Some of the positions that African American women became employed in as a result of WWI included laborers, and railroad workers. This consisted of cleaning railroad cars, wiping engines, and tending railroad beds.These  positions were a far cry from standard domestic work and enabled women to expand their working possibilities. Eighty Percent of African American Women were employed as domestics in the United States. After 1915, they were now receiving training to become clerical workers.**  Women advocated for better wages, and seamstresses went on strike.


Also, in 1917, the co-founder of the Red Cross urged Black nurses to join the American Red Cross. They were not accepted until two months before the war ended in November 1918. These women served by making bandages and working in hospitals. The women also wrote letters home for illiterate soldiers, read mail sent to them, and worked in troop centers. (Source:

My dad, a Montford Point Marine who served with the 51st Battalion, had a negative experience with white Red Cross workers which I will describe in the future. In fact, in reading newspaper articles from other members of Montford Point, they cited the same incidents, a memory that lasted for most of their lifetimes. I think of all of the injustices these World War II soldiers suffered, this ranks among the top five.

Anti Lynching Advocate/Journalist/Educator Ida B. Wells (1862-1931) worked for the National Equal Rights Organization and requested President Woodrow Wilson to put an end to discrimination in hiring jobs for the US government. Ida B. Wells established an African American kindergarten. She was a newspaper editor and journalist. Wells was a  fearless crusader against inequality despite threats against her life.


Bessie Coleman (1892-1926) was inspired by soldiers returning from World War I into becoming a pilot. In 1918 this was primarily a domain for privileged, wealthy white men. Her brother's disparaging remarks motivated Coleman into pursuing a pilot's license. Determined, Bessie Coleman took her savings and enrolled in flight school in France, since she was repeatedly denied admittance into flight school in the United States due to her race. Coleman thrilled thousands of spectators over the years with her exciting air shows and received acclaim for her bold accomplishments. The first Black female aviator died tragically in an air show accident in Jacksonville, Florida. Coleman's favorite role model, Ida B.Wells, presided over her funeral. Both of theses trailblazers were honored many decades later with United States Postal stamps. (www.pbsorg/wgbh/amexflygirls/peopleevents/paradeamex02.html)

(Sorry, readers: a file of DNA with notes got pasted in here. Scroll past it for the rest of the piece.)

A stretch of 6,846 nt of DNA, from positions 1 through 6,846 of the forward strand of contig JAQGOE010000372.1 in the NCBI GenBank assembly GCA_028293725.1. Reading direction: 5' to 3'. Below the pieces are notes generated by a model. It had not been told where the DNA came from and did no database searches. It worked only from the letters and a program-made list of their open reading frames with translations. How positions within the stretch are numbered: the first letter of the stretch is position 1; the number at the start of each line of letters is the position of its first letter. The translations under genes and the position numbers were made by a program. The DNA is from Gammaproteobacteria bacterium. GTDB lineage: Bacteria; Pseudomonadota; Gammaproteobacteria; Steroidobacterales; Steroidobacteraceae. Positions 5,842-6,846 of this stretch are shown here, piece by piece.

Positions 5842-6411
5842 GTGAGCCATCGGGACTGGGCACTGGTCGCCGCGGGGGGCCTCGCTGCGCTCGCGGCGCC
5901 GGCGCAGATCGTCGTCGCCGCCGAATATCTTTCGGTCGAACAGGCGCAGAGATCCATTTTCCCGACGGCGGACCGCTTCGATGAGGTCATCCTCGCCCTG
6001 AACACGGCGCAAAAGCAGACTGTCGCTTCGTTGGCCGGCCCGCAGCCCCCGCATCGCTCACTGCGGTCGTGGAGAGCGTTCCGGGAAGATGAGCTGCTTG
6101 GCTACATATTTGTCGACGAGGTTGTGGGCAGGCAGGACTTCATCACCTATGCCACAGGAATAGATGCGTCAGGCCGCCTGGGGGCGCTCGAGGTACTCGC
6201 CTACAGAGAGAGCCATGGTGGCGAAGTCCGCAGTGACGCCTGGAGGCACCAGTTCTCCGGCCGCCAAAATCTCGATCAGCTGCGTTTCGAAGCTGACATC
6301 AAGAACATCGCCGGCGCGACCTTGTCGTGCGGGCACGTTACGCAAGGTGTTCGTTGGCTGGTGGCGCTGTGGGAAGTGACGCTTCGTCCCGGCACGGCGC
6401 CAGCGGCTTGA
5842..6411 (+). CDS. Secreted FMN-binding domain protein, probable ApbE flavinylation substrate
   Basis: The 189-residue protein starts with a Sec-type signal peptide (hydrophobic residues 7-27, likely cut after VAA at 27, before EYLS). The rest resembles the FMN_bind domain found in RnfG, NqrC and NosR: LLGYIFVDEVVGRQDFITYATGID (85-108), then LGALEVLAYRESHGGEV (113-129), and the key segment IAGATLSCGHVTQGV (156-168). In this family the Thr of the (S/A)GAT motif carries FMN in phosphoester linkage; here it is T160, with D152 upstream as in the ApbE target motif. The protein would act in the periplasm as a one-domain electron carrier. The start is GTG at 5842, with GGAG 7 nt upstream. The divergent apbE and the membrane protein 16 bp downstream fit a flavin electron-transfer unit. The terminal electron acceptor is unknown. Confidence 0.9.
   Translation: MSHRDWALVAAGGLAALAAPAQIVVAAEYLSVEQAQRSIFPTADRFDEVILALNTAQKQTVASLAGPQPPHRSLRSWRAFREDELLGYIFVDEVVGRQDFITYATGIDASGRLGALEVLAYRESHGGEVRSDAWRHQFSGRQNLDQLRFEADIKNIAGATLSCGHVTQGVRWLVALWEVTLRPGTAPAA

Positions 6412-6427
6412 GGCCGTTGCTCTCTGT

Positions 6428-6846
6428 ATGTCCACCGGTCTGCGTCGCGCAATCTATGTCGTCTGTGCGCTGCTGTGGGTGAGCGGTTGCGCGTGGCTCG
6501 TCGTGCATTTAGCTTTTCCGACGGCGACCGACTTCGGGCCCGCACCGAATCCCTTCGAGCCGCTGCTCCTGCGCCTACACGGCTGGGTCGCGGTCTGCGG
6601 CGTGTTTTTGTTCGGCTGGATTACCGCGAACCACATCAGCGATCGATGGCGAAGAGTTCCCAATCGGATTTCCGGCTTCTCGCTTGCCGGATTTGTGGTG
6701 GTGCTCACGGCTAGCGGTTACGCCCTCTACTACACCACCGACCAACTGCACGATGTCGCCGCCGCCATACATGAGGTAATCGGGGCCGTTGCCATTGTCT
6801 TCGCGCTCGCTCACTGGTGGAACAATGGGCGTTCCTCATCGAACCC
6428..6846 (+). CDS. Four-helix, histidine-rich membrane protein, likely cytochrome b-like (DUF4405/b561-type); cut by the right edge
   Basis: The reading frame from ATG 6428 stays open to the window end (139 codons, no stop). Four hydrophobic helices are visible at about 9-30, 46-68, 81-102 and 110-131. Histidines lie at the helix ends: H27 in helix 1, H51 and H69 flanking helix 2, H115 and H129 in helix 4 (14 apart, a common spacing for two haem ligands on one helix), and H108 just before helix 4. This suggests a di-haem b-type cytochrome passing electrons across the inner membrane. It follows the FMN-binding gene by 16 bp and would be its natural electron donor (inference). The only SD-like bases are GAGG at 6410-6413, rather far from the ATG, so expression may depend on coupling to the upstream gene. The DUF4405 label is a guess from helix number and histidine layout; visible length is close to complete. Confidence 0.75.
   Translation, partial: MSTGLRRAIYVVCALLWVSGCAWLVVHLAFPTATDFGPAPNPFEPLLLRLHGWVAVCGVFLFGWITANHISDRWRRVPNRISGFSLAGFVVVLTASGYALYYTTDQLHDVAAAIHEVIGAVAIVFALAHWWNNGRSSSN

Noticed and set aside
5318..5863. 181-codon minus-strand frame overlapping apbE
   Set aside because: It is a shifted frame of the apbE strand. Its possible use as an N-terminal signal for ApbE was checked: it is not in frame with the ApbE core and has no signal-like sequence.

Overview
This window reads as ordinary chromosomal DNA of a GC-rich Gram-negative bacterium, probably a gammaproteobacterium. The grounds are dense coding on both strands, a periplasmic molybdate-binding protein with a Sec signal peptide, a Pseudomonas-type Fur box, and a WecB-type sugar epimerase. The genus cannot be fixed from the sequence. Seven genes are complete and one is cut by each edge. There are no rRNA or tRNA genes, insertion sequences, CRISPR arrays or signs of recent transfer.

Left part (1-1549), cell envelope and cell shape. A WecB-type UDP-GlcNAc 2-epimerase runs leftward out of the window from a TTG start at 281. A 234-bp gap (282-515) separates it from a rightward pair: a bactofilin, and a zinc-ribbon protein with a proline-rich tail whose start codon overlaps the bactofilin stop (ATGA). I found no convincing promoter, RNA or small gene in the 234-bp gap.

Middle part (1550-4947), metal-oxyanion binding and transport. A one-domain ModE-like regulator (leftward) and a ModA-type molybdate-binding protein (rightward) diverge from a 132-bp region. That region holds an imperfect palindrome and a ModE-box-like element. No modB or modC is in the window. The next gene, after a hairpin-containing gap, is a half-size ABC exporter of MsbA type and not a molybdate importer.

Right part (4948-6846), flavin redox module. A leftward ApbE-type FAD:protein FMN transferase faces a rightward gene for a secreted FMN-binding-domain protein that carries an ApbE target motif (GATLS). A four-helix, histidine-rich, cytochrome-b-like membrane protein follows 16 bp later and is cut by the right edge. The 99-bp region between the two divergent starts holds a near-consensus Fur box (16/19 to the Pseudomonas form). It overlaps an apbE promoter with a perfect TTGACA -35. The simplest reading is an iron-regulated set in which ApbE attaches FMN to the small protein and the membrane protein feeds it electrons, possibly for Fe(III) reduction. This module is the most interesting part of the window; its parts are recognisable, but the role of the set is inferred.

The Great War, then, was certainly an impetus for African American to join the work force, to fight for equal rights, to organize and flex their political, social and economic muscles. Women such as Journalist/Equal Rights Advocate Ida B. Wells, and organizations such as the Red Cross, The YWCA and various auxiliary groups broke barriers for the rights of all. Their collective voices led to sweeping reforms that changed policy and created legislation. And in the case of aviatrix Bessie Coleman, World War I introduced endless possibilities....

** source: exhibitions,

Wednesday, May 1, 2013

WWI Army Organizational Chart and Fighting Abroad

I compiled a listing for readers to have a better framework in understanding exactly how soldiers were organized in World War I. These terms are used extensively in describing military units.

Army Organizational Chart, World War I
Squad/Section: 9 to 10 soldiers
Platoon: 16 to 44 soldiers
Company/Battery /Troop: 62 to 190 soldiers
Battalion/Squadron: 300-1,000 soldiers
Brigade/Regiment/Group: 3,000-5,000 Soldiers
Division: 10,000-15,000 soldiers
Corps: 20,000-45,000 soldiers
Army: 50,000+ Soldiers

Source: DA Pamphlet 10-1

                                          Excerpt From "For The Love of Liberty" Documentary

Despite the countless heroic efforts displayed by African American soldiers in defeating the Central Powers, a pernicious campaign was launched to discredit them. This animosity was one of the many reasons that prevented Blacks in participating in combat units. It was not until World War II (1941-1945) that Blacks were given the opportunity to prove themselves. Hence, "For the Love of Liberty" is an appropriate title for the documentary on African Americans in the military. My father Clifford Primus would later make history as a member of the 51st Battalion, as a Montford Point Marine.